Scottish Parliamentary Working Group on Tenement Maintenance

Proposals for new legislation to improve tenement maintenance have been put forward by a Scottish Parliamentary Working Group of MSPs and others.

The main proposals in the report are for

  • Compulsory 5 yearly property inspections
  • Compulsory Owners Associations
  • Compulsory Sinking Funds

You can see the full interim report here  Consultation on the proposals is open until 27th February.

We’ve set up an online survey to help owners to put their views on the proposals forward. Please have your say – the survey is open until the 27th February. If you are not a flat owner, please give your comments via the official consultation channels.

The Working Party is also keen to gather examples of where these proposals would have been of help to flat owners.  If you have such a story, please use the online survey to tell us and we’ll pass these on too.

Compulsory Owners Associations

Why are these proposed?

While owners association are useful in bringing owners together to improve tenement management and promote good relationships between neighbours, they are limited in their ability to act because, even when properly constituted, they are not corporate bodies and cannot sign contracts. This leaves individual owners exposed if there are problems.

More details of current owner association rules.

How would associations be managed?

The proposed associations will appoint a manager who could be a factor, another type of employee or an owner. The manager would have powers to make owners co-operate and abide by “house rules”. The manager’s appointment would be reconfirmed every year.

A single annual meeting would agree the budget and programme of works for the year and the manager would have full authority to implement the programme and to commission emergency repairs (within the approved budget) without going back to owners each time.

The new owners association would have its own bank account and could set monthly management and sinking fund contribution levels.

What if owners are apathetic?

The annual meeting would require a minimum number of owners to be present. If owners are apathetic and do not attend or make their views known, a second meeting can be called and decisions made by those there, even if this is below the minimum number required.

Would my block need to set up an owners association?

Owners associations would be required for buildings of all sizes, existing and new, though there might be exceptions for those with say only 2 flats.

However, establishing owners associations as corporate bodies is legally complex and might require reference to the UK Parliament.  A fall-back position is to make them voluntary by majority agreement of owners in existing blocks and compulsory in all new developments.

Compulsory Sinking Funds

Why are these proposed?

Sinking funds ensure owners save for future major repairs. Owners will not be able to withdraw their contributions when they sell their flats. A building with a good sinking fund will become more attractive to future purchasers than a similar building with no fund. Fund management rules and owners share of contributions will be in accordance to the rules currently set out for managing and paying for repairs in the tenement’s current title deeds.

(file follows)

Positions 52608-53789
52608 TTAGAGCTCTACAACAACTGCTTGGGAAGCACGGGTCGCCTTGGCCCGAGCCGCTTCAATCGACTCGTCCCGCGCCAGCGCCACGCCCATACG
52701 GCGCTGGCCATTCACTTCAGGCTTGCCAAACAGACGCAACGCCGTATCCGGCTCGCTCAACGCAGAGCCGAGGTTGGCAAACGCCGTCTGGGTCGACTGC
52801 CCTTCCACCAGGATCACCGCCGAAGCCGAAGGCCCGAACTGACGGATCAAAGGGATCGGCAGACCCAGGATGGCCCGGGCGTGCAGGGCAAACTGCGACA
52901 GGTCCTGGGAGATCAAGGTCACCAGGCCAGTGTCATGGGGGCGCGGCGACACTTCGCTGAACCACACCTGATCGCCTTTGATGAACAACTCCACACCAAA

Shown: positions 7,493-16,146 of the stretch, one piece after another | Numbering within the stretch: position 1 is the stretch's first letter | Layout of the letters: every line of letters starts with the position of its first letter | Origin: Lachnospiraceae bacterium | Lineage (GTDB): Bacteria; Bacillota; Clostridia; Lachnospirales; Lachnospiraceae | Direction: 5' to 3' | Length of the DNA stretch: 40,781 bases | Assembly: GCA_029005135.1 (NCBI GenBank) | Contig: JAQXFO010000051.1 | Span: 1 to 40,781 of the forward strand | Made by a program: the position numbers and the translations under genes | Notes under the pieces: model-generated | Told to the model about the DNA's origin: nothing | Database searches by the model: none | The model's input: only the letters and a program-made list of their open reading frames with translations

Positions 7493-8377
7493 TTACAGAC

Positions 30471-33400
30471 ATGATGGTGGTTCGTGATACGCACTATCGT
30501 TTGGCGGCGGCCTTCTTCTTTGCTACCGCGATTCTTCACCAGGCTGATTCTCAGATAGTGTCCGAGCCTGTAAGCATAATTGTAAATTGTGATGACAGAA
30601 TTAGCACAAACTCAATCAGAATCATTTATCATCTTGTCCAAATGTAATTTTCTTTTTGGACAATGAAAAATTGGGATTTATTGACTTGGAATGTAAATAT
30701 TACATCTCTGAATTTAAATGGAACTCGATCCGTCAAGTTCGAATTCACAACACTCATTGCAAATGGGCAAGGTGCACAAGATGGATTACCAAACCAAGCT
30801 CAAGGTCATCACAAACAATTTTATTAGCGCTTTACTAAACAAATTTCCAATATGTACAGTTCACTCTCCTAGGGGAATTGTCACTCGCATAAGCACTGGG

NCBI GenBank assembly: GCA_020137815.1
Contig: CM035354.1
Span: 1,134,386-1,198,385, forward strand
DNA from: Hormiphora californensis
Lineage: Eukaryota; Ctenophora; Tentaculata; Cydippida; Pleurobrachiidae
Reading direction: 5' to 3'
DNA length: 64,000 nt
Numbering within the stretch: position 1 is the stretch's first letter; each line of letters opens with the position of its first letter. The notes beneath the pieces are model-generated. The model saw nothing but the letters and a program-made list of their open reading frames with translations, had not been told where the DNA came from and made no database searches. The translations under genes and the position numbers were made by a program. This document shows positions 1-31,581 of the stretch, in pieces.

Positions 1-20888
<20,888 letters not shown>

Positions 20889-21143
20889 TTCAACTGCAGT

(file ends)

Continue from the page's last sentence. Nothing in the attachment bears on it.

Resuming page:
Would my money be safe?

Sinking Fund contributions would be held on owners’ behalf by a secure, highly regulated and accountable not-for-profit organisation. Fund managers should have the ability to invest funds in order to grow them in line with increasing repair and maintenance costs.

What if owners don’t pay?

Owners who cannot afford contributions will not be required to pay but any underpayments to the Sinking Fund will have to be made up before the flat can be sold. A penalty to cover lost interest will be applied when underpayments are made up. Owners who default on payments will still be required to pay for major repairs and will just have to find other ways to fund the cost.

Compulsory 5 yearly inspections

Why are these proposed?

Experience in other types of buildings shows that periodic property inspections can lead to regular maintenance programmes which are cost effective for owners preventing major repairs being required.

How would they work?

The inspections would be compulsory at minimum 5 year intervals and would cover the common parts of the building - roof, chimneys, walls, stairs etc. The inspections would be carried out by independent building professionals with appropriate training and professional insurance. The inspection results would be publicly available to all owners, prospective purchasers, tenants, neighbours and policy makers.

How will owners use them?

The results of the inspection would be set out in a way which allows owners to plan a programme of repairs over the coming 5 years. Required repairs would be identified in 5 categories from “No problem” to “Immediate action required”. Cost of identified repairs could be an added feature.

Owners will be able to update the inspection with details of completed repairs creating a permanent record or building "log book".

Will they replace the Home Report Survey?

The inspection would be much more thorough than those in the current Home Report but wouldn’t replace the Home Report survey which also includes a property valuation.